Whenever I see someone light up a cigarette, I am flabbergasted. Not because of the countless studies about how unhealthy smoking is, or the nearly seven million deaths worldwide that are caused by it every year, or those pictures of diseased lungs they stick on foreign packs of cigarettes. It’s not as if I can’t imagine what it’s like to smoke, but if I could quit, surely anyone can.
I grew up in a house filled with cigarette smoke. My mother smoked, my father smoked, all of their friends smoked. The walls of our home were stained yellow and the air was always heavy with fumes. My mother smoked while she was pregnant with me. I was addicted to nicotine before I could walk, and by 14, I had a pack a day habit. The number would fluctuate over the years, both up and down, but it always hovered around the one pack mark.
I tried smoking for the first time at 11, but learned to smoke properly at 13 from another eighth grader. We were sitting on a bench sharing a menthol cigarette after school one day when she looked at me sideways.
“You’re not inhaling,” she barked at me in a thick New York accent.
“What? Yes I am.” I sucked on the end of the cigarette and blew out a puff of smoke. “See?”
“No you aren’t. You’re just putting it in your mouth and blowing it out again. Take a pull.”
As I took a drag and she grabbed my shoulders and shouted, “Ya mothah’s coming!”
I gasped and in the process drew all the smoke that had been sitting in my mouth down my trachea and into my little 13-year-old lungs. After that, smoking was easy and became an integral part of my personality.
In high school, I aligned myself with other smokers and brand-jumped when necessary. I smoked mentholated Newports in stairwells while listening to hip-hop and Marlboro Lights with their dainty white filters to fit in with my oddly preppy best friend. I smoked Camels when I wanted to be one of the guys or accentuate my JNCO jeans, dog collar, and chain wallet. When I was broke, I would pilfer horrible off-brand cigarettes from my mother’s purse. Once in a while, I would dress up in fancy outfits and only smoke the corresponding color of Nat Sherman Fantasias. They tasted terrible but looked beautiful with their colorful cigarette paper and gold filters. Red nails, red shoes, red lips, red hair, red smokes.
As an adult, I was exceptional at smoking. Cigarettes punctuated my whole life. They dictated my schedule and characterized my gestures. I could put emphasis in my stories, exactly where I wanted it, with a well-timed cloud of blue smoke or the flick of a butt. I had cigarettes and backup cigarettes. I rarely had to bum and was always willing to share. I had lighters and matches in every pocket. Smoking was the first thing I did when I woke up and the last thing I did before bed. Smoking meant automatic kinship with other smokers. Smoking meant breaks from work. Smoking meant an excuse to leave. To me, smoking was freedom.
I loved smoking so much that I didn’t quit when my father got throat cancer. I didn’t quit when my mother developed heart disease or COPD. I didn’t quit when my father died. (The doctors said they didn’t think his cancer came from smoking, so I soldiered on.) I decided to quit at 29 after reading an article that said quitting smoking before you’re 30 greatly reduces the risk of smoking-related illnesses. I had tried to quit before with little success, but it was getting harder and harder to make it up the stairs of my boyfriend’s fourth floor walk-up without panting, and I was tired of spending so much money.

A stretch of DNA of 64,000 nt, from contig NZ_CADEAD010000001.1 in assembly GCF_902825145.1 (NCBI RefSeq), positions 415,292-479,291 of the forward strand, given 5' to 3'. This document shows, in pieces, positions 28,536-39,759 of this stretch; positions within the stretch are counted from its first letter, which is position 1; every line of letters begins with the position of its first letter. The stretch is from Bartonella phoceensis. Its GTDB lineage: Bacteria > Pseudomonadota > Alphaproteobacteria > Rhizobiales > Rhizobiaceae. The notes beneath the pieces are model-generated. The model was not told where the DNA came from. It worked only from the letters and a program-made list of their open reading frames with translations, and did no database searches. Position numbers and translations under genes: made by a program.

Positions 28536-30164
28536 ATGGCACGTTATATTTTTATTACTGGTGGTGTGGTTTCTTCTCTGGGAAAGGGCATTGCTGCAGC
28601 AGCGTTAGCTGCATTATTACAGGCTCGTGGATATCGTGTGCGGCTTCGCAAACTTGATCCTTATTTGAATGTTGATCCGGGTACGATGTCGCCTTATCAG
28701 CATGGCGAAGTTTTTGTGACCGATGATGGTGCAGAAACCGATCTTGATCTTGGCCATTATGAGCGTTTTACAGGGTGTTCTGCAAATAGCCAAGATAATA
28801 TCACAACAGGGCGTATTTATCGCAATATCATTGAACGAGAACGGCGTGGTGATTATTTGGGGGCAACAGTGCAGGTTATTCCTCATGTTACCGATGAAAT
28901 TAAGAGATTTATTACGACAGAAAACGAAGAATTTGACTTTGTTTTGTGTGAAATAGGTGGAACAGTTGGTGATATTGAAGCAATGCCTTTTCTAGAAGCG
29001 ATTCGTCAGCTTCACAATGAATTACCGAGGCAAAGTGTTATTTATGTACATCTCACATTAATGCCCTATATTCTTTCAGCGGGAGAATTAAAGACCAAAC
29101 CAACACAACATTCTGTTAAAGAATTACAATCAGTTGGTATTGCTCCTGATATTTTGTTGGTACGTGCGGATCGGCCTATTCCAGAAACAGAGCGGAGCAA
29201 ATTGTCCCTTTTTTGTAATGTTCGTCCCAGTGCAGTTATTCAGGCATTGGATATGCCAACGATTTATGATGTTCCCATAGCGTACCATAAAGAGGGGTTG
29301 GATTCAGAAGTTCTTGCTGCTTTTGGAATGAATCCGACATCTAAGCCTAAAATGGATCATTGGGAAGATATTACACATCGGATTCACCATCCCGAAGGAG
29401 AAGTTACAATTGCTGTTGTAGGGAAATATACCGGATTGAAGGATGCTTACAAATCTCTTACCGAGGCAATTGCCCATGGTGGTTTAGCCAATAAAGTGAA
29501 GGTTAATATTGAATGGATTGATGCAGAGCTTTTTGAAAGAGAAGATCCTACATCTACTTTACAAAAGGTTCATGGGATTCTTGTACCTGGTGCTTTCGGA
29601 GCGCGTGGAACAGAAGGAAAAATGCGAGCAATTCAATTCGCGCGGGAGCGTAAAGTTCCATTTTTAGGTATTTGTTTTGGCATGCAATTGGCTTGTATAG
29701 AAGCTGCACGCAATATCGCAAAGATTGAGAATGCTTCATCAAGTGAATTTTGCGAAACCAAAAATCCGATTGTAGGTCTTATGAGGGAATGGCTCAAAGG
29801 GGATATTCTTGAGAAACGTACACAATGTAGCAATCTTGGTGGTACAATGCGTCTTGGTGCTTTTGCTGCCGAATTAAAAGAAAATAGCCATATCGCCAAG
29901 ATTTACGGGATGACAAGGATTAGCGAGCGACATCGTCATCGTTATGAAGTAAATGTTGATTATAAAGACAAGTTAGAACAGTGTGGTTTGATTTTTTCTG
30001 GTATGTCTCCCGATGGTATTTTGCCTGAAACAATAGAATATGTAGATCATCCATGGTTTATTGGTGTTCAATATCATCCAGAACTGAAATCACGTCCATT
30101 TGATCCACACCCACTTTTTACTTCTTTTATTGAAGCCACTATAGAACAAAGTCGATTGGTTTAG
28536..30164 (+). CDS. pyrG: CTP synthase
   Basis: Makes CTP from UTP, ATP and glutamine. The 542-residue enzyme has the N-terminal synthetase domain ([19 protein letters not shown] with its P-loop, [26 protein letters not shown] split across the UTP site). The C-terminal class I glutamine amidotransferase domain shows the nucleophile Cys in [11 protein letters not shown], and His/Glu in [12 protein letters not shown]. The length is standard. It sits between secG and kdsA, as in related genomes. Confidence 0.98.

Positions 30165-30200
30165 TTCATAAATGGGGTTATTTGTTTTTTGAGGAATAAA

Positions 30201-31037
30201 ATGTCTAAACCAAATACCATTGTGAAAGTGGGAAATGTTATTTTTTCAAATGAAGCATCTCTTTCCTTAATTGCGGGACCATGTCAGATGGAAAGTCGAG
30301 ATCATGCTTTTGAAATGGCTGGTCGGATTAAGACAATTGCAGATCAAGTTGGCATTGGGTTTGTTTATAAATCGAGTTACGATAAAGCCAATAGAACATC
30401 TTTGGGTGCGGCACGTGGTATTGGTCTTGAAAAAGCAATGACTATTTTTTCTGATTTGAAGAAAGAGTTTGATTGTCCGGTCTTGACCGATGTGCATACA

Quitting cigarettes is not easy, but it is absolutely worth every second of nicotine withdrawal-induced rage and hunger. Luckily, nicotine only takes about three days to leave the bloodstream. After that, it’s just habit breaking, so here are some tips to help break those habits.
1. Change your routine! I started the process of quitting while visiting family in China. Being in a strange place with a language barrier and severe jet-lag was enough to kickstart a major life change. Not going to travel anytime soon? Try taking a different route to work or waking up at a different time.
2. Start a new hobby! I really dove into knitting when I quit smoking, because on top of suddenly having a lot more money for yarn, I needed to keep my hands busy.
3. Eat all the food. TREAT YOURSELF. You will gain weight. And you will lose it again. Life is a process. Buy some sweat pants and eat a brownie. You’ve earned it.
4. Don’t drink alcohol. If you find you smoke more when you drink, then try abstaining for a few weeks. If you do decide to indulge again, you will find the day after much more pleasant. Everyone talks about weight gain, but no one ever tells you that your hangovers are suddenly much less painful. I was happy to wear leggings for a few months if it meant I didn’t want to die after having too many IPAs during a night out.
5. Be kind to yourself. Don’t sulk if you stumble. Try again tomorrow. You can do it!
6. Think of the money you’ll save! Cigarettes in New York City cost $15 a pack. That’s almost $500 per month. Quit for a year and you can afford a trip to Europe (if anyone is ever allowed to go to Europe again). Even someone from Montana, where cigarettes cost just over $6 a pack, can afford four and a half PlayStation 5s or an older pinball machine. It’s worth it!
If extra money, comfy pants and quieter hangovers don’t sway you, look at the older smokers in your lives. None of them are doing well. As I watch my mother struggle with COPD, emphysema, and a myriad of other health issues, I implore you to do what you need to do to quit smoking. Maybe it’s traveling or getting a new job or picking up a hobby. No matter how cool you look and how well your stories are punctuated, it is not worth how awful you will feel in your golden years. So grab a crochet hook or book a flight. Do whatever is right for you. It’s time.